- Thirdly consider purchasing a reel that has a cassette system as it will be far easier to change between floating, intermediate and sinking lines when required it will also save money on having three or four separate reels
We have used the Aventik Z Fly Reel with pretty good success, the ability to change out is a ”reel” benefit when you are assessing the water and searching for pike. You can check the price on the link. Usually about 60 dollars though.
What Line To Use for Pike Fly Fishing?
When it comes to selecting the type of line to use the angler must take into consideration the position of the pike in the water column and the type of environment that is to be fished in.
- If the water is very shallow and weedy, the best option would be to go for a floating line as this will keep the fly higher in the water column plus it is also a good option if the pike are feeding near the surface. However it does limited your options to just surface fishing.
- An intermediate sinking line will be a good choice if the angler is not too sure of the depth of the water or where the pike are and wants to cover the water column, as every few casts the fly can be left to sink longer before starting a retrieval. A type 3 would suit as it has the ability to hit slightly deeper waters without hitting bottom.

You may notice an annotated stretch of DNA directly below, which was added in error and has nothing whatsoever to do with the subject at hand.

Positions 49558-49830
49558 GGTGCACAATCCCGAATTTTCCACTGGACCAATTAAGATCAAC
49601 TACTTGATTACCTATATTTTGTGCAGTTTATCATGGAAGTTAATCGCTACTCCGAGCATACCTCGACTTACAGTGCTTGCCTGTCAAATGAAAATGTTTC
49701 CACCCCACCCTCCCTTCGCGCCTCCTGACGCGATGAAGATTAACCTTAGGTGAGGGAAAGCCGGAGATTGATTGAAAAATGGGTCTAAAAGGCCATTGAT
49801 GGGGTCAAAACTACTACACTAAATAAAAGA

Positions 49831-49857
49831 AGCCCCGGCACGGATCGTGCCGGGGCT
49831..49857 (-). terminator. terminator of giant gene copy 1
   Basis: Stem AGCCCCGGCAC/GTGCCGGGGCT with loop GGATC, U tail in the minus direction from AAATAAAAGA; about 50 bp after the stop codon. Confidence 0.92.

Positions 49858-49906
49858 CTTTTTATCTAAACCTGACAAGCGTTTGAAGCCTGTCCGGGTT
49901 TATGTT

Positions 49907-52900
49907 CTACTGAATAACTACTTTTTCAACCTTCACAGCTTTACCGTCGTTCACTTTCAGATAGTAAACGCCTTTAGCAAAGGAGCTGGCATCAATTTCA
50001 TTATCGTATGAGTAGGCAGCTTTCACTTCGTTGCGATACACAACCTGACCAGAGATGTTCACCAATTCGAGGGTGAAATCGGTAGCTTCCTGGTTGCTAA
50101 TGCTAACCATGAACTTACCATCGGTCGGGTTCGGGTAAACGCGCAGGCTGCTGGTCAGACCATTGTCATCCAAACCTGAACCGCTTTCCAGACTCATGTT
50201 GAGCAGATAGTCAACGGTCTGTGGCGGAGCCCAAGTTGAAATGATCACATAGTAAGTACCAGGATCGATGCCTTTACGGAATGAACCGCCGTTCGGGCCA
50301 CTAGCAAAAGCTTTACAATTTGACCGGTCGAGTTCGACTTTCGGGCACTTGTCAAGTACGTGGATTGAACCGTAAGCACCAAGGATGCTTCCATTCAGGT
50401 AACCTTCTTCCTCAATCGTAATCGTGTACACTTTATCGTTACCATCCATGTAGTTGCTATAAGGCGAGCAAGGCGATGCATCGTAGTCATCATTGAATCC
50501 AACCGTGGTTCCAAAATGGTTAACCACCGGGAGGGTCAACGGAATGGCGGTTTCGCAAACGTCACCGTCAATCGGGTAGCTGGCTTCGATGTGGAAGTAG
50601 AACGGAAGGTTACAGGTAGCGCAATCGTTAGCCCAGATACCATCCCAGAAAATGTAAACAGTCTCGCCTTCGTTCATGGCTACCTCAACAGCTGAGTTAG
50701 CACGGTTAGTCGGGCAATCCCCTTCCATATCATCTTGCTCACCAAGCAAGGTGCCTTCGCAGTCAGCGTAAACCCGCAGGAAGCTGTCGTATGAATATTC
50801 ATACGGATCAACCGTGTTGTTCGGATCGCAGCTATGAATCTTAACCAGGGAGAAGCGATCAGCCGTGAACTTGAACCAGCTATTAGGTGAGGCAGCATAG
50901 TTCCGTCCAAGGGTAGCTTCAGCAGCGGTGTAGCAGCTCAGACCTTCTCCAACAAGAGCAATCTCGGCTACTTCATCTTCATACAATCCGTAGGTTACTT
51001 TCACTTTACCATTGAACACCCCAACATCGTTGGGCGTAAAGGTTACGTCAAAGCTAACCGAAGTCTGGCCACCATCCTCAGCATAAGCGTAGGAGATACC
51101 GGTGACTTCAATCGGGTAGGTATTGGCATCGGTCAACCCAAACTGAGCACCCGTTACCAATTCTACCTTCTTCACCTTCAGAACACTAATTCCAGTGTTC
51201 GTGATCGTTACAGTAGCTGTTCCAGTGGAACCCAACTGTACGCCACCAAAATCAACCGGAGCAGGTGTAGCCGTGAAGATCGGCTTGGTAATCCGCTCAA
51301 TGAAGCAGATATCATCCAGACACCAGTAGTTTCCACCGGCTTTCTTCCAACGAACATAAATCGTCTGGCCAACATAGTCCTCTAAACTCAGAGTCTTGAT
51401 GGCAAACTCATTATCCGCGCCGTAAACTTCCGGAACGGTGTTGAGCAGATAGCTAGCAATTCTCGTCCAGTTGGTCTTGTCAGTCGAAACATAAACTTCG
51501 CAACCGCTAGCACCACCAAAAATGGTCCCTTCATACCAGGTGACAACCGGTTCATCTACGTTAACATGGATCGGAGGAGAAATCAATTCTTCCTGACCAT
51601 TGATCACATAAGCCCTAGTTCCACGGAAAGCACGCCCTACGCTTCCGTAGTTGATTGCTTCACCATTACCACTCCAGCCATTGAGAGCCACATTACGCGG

- During the summer months, when the water is at its warmest, pike will head for deeper depths, as the deeper the water is the cooler it is. This is when the angler should choose a sinking line as it is important to get the fly down as deep as possible to the fish. However, Although larger fish may be down there, there will still be fish all through the water column so don’t worry to much if you find yourself without the correct line. You can still target fish.
- With pike flies on average being large and bulky, the fluorocarbon leader should be between a 20lb and 30lb breaking strain as the stiffness in thicker line like this will help to turn the fly over.
- As all pike have very sharp teeth that bite through monofilament and fluorocarbon very easily, it is critical to use some sort of wire trace to connect the fly to the fluorocarbon leader. Wire traces should be a minimum of 12” in length and have approximately a 30lb breaking strain.
- These can be shop bought or the components can be purchased separately so the traces can be constructed at home.
We have linked to type three sinking and sinking tip line here, as to link to the HUGE number of line choices would just be crazy. However a middle group line, just like a middle groups rod, is likely to serve you best.